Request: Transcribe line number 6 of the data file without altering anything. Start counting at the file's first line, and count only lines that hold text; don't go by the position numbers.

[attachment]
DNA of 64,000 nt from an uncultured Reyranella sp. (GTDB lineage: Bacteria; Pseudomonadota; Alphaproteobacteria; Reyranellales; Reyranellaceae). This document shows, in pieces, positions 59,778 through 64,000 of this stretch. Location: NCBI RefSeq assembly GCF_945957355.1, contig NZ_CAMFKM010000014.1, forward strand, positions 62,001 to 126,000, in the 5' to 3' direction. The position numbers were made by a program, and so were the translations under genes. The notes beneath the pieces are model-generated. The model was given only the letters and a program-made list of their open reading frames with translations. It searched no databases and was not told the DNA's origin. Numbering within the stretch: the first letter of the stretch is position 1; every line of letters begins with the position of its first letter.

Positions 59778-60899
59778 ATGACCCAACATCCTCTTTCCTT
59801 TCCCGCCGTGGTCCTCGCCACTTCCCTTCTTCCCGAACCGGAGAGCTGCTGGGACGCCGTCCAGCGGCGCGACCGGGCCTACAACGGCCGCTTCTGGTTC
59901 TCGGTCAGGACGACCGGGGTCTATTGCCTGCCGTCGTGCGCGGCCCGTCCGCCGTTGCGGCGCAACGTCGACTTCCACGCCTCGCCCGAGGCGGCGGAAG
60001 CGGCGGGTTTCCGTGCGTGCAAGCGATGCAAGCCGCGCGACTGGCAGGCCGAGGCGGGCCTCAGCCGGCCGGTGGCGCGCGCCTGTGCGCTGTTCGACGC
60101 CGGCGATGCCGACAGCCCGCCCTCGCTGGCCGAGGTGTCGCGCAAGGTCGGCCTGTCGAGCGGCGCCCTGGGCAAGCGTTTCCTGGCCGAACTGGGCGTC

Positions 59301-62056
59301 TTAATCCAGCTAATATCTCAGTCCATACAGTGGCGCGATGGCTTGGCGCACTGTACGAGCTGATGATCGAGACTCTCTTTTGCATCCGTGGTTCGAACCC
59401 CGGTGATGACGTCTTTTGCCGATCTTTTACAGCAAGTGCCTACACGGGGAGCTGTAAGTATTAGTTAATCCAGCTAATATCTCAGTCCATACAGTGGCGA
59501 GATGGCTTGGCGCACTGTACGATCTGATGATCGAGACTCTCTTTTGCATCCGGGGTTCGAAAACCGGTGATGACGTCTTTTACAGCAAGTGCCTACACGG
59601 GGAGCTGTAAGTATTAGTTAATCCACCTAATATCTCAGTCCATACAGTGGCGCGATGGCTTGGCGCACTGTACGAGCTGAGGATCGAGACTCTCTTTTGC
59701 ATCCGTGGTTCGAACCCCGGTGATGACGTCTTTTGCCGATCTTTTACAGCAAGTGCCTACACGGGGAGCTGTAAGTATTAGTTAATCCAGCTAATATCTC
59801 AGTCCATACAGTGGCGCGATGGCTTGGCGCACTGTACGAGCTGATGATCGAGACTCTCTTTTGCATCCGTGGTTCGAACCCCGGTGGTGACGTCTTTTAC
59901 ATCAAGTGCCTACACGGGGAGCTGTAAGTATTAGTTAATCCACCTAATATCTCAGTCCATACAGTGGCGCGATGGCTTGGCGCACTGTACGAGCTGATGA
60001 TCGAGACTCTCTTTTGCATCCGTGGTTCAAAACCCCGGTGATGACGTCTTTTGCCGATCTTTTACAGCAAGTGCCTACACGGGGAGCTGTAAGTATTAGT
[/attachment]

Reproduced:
60001 CGGCGGGTTTCCGTGCGTGCAAGCGATGCAAGCCGCGCGACTGGCAGGCCGAGGCGGGCCTCAGCCGGCCGGTGGCGCGCGCCTGTGCGCTGTTCGACGC